—Justin, Canton, Ohio
To my knowledge, there is no such tag available on the market. One could probably be created, but custom solutions are usually expensive. Is there another way to achieve the same aim more effectively? Could a reader be put in the clamp to activate and deactivate the tag?
Mark Roberti, Editor, RFID Journal
The bolt that I am looking to implement this on has a head width of 0.5 inches. Would a reader be small enough to fit in this confined of a space? Also, how much force can the reader handle?
It would be tough to get something that small. What if you put a small HF tag on the head of the bolt and an interrogator near where the bolt is located? When the bolt is removed, the reader would no longer detect the tag. Would that work? (Sorry, I don’t know the scenario, so I’m trying to figure out how this is going to work in action.)
Yes, that could possibly work. I am sorry I do not know the basics about RFID tags, but can the reader keep a record of any failure to detect the tag, or would it be able to read that the tag was removed and then disable the tag? I ask this, because when our trailer suspensions go out in the field, mechanics perform their routine maintenance at regular intervals. The problem is that they usually remove the hubcap to access the interior of the wheel end.
In doing so, they usually do not place the hubcap correctly, or they clamp the bolt to the required torque, thus voiding their warranty. So I am trying to devise a system that would allow us to tell if the hubcap had been removed at any time since we had last had our hands on it. As such, the reader would have to be able to tell us if a mechanic had removed the bolt a week ago, a month ago, or maybe even a year ago. What capabilities does the reader have?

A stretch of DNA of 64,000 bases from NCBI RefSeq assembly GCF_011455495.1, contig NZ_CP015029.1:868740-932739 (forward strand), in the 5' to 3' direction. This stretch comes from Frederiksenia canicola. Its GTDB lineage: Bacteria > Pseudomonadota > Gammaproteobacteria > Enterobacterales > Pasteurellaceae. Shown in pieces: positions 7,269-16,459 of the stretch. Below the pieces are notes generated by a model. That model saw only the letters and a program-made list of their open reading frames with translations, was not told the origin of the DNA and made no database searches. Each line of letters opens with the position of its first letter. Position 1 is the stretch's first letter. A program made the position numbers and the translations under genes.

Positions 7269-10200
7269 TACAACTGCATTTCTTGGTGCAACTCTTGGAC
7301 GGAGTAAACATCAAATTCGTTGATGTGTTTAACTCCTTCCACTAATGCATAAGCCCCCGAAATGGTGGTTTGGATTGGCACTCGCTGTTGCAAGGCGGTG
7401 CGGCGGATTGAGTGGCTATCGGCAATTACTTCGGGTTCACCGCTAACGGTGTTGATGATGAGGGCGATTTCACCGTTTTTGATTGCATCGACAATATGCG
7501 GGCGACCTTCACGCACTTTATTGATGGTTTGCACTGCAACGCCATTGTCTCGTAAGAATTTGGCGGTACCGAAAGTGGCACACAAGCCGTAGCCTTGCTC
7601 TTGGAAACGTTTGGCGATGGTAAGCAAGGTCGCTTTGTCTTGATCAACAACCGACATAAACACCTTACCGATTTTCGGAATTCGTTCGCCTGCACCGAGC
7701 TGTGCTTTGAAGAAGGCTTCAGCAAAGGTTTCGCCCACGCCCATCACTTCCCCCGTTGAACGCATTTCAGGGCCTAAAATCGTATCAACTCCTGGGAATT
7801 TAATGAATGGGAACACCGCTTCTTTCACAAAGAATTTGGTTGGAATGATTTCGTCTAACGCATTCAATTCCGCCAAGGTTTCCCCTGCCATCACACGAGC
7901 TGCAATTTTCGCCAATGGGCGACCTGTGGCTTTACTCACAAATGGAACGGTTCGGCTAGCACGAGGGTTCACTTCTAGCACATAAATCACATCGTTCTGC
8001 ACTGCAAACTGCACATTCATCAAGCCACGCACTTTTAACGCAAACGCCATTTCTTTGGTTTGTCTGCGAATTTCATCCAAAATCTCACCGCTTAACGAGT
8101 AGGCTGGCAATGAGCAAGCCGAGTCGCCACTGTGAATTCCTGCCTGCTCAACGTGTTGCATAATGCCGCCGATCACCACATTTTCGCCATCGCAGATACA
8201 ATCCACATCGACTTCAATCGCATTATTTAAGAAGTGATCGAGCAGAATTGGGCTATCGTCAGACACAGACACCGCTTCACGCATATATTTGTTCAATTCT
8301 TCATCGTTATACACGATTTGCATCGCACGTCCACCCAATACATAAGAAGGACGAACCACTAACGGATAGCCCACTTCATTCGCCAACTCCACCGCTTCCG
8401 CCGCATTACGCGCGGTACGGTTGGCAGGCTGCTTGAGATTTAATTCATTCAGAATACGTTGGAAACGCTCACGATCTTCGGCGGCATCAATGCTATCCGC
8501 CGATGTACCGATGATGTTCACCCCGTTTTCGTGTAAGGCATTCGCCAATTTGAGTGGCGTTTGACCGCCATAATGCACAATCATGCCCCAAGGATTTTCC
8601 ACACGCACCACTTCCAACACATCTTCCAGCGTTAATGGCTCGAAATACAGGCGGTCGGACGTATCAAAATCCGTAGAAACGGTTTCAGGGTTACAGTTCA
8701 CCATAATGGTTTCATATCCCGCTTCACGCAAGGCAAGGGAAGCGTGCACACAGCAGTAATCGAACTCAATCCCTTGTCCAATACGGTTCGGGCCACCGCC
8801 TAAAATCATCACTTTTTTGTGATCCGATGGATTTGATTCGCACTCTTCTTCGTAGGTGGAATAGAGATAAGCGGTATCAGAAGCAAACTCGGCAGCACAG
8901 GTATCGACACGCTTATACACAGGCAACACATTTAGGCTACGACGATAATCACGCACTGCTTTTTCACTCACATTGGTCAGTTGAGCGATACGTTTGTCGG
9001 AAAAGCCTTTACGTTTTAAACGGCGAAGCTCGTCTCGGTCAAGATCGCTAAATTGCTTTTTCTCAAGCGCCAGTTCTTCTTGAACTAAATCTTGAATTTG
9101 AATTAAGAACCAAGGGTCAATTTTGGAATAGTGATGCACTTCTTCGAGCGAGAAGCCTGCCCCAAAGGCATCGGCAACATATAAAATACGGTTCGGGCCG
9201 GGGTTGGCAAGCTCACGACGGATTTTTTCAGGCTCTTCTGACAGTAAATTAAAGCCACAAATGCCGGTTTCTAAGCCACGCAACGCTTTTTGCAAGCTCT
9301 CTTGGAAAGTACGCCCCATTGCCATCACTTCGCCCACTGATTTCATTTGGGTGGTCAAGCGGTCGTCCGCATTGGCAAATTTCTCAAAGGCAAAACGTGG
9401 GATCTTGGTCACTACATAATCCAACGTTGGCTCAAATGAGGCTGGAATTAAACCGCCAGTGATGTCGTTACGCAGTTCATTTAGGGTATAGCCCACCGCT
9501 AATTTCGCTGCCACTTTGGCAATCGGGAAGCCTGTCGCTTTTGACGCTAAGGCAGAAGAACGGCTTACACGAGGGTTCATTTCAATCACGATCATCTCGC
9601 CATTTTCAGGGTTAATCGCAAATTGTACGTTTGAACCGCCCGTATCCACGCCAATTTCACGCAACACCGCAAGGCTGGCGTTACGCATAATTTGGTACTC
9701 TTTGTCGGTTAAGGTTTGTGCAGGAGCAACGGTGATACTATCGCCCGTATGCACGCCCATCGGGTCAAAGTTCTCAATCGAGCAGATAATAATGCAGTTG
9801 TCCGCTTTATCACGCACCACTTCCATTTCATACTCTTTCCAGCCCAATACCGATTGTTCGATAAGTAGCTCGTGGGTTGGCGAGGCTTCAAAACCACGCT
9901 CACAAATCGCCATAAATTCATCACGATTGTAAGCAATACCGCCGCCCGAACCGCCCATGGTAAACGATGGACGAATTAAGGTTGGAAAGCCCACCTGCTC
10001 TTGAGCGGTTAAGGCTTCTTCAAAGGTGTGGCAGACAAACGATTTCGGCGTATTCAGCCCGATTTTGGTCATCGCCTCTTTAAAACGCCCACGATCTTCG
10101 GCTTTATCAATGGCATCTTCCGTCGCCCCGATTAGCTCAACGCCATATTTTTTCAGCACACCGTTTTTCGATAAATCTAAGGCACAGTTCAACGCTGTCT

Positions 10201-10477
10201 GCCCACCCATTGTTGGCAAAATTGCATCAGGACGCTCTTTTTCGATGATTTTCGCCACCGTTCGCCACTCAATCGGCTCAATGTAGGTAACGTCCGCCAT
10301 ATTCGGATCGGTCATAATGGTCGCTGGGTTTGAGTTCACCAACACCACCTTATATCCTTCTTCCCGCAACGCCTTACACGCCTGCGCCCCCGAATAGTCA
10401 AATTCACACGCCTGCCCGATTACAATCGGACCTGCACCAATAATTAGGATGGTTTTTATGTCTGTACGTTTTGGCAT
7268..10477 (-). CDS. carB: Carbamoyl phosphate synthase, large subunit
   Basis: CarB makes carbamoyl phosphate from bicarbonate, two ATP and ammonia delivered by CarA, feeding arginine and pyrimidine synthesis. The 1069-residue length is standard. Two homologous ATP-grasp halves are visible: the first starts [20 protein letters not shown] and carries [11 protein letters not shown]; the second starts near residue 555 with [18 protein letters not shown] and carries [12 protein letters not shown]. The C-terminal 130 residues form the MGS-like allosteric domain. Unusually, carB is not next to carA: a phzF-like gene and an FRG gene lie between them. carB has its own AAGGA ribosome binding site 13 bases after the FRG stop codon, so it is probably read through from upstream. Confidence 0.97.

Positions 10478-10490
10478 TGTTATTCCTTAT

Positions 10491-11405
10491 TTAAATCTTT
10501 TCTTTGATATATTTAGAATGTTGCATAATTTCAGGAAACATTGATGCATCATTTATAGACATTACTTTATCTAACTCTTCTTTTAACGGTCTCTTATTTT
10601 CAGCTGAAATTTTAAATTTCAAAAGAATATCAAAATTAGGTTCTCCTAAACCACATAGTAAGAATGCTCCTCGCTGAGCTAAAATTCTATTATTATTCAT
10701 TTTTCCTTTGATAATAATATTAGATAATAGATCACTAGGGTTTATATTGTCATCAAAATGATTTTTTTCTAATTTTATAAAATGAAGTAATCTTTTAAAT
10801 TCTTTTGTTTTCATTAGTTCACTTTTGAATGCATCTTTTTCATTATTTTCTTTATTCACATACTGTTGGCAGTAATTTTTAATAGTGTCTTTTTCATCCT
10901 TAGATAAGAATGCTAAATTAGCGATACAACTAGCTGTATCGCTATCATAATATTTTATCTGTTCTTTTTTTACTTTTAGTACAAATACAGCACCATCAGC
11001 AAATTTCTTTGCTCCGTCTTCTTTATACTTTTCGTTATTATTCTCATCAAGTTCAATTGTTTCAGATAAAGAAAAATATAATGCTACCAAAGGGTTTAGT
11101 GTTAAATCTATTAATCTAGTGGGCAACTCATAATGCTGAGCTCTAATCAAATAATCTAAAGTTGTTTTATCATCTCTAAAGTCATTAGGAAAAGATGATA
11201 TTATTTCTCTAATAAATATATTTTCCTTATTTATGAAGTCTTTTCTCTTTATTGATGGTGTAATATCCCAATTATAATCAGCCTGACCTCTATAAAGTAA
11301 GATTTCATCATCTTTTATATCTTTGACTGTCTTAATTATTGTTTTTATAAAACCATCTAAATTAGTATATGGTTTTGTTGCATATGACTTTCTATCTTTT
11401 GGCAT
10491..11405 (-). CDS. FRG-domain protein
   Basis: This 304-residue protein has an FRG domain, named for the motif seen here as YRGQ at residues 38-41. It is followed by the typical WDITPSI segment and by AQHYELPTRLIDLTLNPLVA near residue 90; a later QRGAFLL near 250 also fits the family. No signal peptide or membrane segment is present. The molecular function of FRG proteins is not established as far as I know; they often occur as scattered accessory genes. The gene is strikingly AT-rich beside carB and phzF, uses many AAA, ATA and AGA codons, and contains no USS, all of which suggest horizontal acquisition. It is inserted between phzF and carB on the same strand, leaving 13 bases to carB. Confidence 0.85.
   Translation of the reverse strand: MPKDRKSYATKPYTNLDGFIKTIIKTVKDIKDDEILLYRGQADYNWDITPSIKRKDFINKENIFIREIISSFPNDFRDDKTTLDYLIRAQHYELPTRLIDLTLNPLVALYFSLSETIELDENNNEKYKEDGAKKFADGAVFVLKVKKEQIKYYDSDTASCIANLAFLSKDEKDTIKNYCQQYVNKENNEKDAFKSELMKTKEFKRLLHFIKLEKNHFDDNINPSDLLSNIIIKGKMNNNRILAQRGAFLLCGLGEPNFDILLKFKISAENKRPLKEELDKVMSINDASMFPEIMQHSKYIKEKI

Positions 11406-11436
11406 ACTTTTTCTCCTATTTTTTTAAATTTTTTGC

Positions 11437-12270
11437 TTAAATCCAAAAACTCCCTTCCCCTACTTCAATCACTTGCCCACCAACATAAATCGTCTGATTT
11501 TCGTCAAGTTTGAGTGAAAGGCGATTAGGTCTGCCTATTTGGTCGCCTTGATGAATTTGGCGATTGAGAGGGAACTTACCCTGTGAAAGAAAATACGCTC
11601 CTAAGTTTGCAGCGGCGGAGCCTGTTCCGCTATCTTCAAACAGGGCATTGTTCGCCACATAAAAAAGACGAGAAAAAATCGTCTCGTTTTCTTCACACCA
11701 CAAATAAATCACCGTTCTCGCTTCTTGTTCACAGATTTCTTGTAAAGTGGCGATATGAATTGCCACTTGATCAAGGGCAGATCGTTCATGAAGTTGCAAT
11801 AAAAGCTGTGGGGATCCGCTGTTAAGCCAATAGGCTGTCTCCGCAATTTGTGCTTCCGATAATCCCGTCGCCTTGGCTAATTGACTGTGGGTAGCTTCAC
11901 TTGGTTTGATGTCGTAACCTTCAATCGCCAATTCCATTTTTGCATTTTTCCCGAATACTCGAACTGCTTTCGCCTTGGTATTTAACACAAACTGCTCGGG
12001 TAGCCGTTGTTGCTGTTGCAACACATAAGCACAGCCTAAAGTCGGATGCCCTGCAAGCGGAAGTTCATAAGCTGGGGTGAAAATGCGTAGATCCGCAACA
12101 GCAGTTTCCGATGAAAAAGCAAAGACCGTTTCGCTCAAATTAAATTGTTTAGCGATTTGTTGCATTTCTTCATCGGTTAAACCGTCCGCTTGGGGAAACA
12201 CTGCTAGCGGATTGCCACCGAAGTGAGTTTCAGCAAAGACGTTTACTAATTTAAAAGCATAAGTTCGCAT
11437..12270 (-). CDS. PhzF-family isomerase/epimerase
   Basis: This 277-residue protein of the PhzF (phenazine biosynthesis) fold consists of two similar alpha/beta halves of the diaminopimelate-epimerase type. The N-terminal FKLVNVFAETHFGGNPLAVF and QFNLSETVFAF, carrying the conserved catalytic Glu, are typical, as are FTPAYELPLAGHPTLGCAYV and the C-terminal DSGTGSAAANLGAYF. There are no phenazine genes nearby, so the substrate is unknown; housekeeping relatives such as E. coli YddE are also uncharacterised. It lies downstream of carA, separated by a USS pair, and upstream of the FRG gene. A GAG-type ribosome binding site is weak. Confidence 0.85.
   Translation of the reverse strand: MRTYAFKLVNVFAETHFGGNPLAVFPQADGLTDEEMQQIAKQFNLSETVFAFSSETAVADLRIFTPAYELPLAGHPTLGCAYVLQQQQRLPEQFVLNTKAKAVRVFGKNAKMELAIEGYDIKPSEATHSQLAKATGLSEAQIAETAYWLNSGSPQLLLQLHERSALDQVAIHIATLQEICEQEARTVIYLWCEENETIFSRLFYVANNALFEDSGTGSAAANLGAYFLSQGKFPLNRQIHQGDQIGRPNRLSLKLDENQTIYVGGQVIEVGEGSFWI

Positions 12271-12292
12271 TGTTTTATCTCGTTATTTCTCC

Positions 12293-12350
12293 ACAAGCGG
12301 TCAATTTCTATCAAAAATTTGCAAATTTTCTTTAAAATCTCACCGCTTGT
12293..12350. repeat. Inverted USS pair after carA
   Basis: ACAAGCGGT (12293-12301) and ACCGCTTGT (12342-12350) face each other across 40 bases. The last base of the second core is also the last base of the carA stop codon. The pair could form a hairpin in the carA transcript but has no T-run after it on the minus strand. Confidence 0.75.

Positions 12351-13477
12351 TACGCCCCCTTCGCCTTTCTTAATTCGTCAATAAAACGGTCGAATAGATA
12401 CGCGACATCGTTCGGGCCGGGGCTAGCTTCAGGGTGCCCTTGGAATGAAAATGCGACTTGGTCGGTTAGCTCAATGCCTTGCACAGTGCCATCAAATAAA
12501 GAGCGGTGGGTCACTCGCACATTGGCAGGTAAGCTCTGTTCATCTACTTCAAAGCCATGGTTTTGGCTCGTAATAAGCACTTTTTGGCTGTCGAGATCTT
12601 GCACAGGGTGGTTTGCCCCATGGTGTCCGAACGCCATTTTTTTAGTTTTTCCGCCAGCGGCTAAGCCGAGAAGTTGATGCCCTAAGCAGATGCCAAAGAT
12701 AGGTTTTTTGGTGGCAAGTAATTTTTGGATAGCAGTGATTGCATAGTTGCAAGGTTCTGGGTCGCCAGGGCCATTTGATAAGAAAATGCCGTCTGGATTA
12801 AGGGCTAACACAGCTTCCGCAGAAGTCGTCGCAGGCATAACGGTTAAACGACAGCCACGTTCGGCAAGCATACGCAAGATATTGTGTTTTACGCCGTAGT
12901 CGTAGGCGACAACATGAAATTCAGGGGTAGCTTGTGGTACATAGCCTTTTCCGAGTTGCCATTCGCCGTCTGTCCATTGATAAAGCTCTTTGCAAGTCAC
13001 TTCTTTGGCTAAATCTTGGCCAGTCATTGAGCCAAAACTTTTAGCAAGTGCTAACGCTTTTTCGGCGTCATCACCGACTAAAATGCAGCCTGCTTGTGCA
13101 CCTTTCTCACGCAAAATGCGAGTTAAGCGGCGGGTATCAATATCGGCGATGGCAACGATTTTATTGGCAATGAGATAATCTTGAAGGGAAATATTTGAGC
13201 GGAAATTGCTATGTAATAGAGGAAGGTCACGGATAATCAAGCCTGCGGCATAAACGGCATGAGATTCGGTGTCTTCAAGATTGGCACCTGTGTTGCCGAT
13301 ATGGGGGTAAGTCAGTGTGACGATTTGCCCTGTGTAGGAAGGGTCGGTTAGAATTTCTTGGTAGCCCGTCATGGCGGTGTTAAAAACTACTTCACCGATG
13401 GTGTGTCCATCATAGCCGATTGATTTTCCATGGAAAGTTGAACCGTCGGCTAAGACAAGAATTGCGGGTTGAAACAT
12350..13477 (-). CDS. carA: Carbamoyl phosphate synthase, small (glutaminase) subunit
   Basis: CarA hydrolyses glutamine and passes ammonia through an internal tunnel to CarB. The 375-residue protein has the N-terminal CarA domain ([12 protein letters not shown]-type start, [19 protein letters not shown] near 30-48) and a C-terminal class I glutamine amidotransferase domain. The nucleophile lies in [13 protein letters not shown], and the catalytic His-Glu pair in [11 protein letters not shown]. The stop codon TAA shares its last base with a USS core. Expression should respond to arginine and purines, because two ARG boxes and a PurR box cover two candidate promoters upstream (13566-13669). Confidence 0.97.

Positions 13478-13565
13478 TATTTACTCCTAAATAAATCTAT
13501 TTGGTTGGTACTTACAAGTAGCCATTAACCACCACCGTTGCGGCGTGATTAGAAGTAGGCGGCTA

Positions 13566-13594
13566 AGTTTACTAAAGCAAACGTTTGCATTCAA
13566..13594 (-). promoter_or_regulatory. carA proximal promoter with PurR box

Thank you for your continued help.
You could put a small HF interrogator in the wheel well, and a tag in the hubcap. When the hubcap is removed, the reader would ping the tag continually and detect the time the hubcap was not there, and there was thus no response from the tag. It would also record the time the hubcap was not present via the gaps in the reads.
You could download this data from the reader. Every interrogator reads the tag and puts a time and date stamp on every read. The device could be hooked up to a telemetry system to broadcast the info back to a base station, and software could be written to identify significant gaps in the reads, indicating removal of the hubcap.
If RFID Journal‘s readers have any thoughts on how this system might work, or have implemented something like this, we welcome your input.
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